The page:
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nBayes (based on Paul Graham's spam filter) makes it easy to introduce statistics based decision making into your application.
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nBayes.Sample Merge branch 'master' of Jul 11, 2012
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nBayes add nuspec Apr 22, 2013
.gitignore add nuspec Apr 22, 2013
Bayesian.sln Added MIT license. Closes Issue #6 May 22, 2013

nBayes (based on Paul Graham's spam filter) makes it easy to introduce statistics based decision making into your application. Whether it's spam filtering, or something else like artificial intelligence learning ... this tool can do it. The project is written in C#

You can also check out my blog to see what I'm up to:


nBayes is a simple implementation of the naive bayesian spam filter described by Paul Graham in his essay "A Plan for Spam" ( The API is very simple, there are just 3 classes that you need to be familiar with.

You can train the Index by adding entries to it, and then use an Analyzer to categorize a new entry as belonging to one index or another. In the spam filtering example, one index would be the Spam, while the other would be the "not-Spam".

Sample Code

    Index spam = Index.CreateMemoryIndex();
    Index notspam = Index.CreateMemoryIndex();
    // train the indexes
    spam.Add(Entry.FromString("want some viagra?"));
    spam.Add(Entry.FromString("cialis can make you larger"));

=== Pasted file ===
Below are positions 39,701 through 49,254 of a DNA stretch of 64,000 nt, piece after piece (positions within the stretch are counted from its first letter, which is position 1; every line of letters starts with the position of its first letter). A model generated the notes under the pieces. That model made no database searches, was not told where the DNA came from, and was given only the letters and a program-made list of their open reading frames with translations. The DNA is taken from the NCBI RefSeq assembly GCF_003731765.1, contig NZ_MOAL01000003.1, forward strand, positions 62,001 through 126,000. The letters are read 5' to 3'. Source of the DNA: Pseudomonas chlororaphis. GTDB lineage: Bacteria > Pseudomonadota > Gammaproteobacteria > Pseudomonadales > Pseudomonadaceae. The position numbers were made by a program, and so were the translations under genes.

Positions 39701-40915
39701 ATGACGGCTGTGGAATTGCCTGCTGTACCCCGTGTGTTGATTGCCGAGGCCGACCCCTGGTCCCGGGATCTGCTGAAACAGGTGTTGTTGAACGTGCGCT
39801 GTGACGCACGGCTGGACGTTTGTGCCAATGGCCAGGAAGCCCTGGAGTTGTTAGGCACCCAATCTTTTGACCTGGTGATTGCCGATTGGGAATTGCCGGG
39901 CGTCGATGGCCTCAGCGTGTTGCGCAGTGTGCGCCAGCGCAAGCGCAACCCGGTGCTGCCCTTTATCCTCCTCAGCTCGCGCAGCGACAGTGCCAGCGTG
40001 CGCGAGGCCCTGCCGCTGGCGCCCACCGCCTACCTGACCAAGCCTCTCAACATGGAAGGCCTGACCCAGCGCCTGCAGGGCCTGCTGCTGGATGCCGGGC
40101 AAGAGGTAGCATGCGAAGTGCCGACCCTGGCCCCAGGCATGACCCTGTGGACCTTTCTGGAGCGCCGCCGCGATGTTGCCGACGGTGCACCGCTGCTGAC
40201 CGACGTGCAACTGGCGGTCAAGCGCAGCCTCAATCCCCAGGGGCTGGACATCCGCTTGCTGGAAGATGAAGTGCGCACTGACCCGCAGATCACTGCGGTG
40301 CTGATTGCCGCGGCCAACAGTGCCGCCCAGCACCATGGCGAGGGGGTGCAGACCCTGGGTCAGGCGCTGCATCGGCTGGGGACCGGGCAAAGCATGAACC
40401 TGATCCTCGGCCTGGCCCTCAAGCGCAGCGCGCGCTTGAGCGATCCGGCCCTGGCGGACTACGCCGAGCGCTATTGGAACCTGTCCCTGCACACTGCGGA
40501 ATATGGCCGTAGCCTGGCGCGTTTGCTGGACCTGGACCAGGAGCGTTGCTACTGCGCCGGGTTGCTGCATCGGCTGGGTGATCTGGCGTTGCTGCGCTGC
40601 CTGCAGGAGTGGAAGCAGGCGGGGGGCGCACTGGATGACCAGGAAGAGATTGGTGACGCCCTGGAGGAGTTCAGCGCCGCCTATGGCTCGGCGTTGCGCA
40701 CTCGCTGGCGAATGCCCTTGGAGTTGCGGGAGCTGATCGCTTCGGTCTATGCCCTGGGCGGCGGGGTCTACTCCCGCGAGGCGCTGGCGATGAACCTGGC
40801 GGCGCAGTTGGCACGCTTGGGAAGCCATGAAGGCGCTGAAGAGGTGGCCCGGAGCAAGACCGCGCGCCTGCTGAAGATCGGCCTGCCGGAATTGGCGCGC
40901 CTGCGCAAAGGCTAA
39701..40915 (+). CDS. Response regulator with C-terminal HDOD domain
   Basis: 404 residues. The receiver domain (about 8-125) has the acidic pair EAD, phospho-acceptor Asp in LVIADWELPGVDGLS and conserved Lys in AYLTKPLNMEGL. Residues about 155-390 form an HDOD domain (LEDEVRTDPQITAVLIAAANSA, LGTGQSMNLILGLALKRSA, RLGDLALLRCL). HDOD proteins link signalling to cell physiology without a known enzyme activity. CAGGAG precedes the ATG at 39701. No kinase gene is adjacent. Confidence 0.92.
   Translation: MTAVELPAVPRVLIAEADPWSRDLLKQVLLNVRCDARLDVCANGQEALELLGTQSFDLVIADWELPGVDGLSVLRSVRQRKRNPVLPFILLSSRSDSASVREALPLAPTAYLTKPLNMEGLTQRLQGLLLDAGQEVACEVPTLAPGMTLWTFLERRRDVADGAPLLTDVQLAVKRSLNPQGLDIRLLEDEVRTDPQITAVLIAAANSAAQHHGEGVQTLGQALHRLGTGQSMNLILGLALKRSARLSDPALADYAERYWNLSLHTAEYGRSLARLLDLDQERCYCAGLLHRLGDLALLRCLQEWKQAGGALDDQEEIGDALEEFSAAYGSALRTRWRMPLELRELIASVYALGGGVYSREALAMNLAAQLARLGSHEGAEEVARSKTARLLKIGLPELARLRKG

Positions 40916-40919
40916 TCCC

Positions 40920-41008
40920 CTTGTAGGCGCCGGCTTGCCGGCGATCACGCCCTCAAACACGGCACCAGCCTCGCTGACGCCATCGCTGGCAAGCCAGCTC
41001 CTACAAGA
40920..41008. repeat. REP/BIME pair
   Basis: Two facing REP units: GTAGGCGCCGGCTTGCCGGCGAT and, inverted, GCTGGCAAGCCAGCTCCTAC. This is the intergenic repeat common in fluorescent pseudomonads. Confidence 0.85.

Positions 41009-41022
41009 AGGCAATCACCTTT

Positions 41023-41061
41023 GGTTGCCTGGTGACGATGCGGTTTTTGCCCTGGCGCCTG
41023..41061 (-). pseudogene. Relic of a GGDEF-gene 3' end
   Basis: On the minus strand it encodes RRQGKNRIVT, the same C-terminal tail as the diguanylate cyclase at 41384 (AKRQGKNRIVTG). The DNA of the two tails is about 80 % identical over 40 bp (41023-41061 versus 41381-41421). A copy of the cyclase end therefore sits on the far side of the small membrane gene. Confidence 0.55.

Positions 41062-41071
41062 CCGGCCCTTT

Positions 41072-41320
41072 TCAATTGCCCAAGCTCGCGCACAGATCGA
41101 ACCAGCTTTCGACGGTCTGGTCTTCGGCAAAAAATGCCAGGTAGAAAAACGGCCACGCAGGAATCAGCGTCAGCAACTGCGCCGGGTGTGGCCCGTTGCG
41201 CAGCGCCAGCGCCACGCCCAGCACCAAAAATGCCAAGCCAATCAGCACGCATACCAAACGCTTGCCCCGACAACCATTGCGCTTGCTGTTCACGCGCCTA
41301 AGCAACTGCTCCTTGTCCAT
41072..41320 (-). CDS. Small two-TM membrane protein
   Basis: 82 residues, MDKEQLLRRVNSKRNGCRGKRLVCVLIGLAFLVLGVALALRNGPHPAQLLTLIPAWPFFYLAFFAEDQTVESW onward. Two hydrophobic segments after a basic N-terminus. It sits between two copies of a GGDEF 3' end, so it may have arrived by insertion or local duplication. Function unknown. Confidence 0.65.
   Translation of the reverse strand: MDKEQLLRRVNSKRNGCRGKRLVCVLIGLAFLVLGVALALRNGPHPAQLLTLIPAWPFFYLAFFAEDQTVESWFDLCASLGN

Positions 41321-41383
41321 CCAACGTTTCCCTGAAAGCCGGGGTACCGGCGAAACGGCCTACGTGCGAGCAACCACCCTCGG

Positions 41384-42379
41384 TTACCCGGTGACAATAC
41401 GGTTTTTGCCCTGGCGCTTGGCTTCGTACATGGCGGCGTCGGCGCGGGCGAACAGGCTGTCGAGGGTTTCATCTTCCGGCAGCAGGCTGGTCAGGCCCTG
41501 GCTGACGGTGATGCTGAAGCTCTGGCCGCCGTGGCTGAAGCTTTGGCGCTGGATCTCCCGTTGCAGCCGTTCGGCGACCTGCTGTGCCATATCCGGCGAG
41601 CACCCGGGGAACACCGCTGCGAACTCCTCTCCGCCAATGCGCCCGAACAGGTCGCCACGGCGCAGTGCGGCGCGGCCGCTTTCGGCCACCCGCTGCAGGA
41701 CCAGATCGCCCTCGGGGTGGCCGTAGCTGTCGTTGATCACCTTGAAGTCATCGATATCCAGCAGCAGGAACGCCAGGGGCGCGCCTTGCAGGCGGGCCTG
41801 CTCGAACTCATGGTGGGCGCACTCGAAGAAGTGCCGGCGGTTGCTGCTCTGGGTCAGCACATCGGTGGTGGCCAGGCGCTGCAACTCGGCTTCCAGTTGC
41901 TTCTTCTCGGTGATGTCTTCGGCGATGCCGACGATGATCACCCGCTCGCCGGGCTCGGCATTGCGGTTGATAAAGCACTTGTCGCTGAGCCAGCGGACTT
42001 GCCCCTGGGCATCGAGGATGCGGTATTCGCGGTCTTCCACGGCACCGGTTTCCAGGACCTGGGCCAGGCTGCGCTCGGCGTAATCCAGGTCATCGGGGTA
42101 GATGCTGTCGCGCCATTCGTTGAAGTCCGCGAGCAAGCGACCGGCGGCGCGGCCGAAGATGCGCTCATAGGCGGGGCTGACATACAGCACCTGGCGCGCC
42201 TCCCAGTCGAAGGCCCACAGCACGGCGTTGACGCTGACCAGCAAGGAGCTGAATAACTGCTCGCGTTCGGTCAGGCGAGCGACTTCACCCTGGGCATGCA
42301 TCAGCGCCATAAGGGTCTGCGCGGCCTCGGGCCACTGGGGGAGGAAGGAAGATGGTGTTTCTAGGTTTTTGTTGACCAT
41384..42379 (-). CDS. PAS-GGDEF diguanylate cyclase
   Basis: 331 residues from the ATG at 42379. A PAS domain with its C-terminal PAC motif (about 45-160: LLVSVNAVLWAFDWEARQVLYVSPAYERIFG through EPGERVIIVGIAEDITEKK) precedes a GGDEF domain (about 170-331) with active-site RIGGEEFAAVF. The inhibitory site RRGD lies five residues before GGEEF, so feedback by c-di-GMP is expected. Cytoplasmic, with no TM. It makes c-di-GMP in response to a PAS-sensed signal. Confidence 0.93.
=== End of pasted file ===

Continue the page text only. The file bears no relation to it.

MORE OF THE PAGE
notspam.Add(Entry.FromString("Hello, how are you?"));
    notspam.Add(Entry.FromString("Did you go to the park today?"));
    Analyzer analyzer = new Analyzer();
    CategorizationResult result = analyzer.Categorize(
         Entry.FromString("cialis viagra"), 
    switch (result)
        case CategorizationResult.First:
        case CategorizationResult.Undetermined:
        case CategorizationResult.Second:
            Console.WriteLine("Not Spam");

The example above uses an extremely small index of words ... however, the reported result is indeed that it categorizes it as spam. Larger indexes are required to get better results. The sample project provided in the source code shows how to create two indexes by doing a search of twitter for two different terms. The top 100 results of that twitter API query will be trained into each respective index, and then it will ask you to type in a sample phrase. This phrase will be categorized into one of each index.

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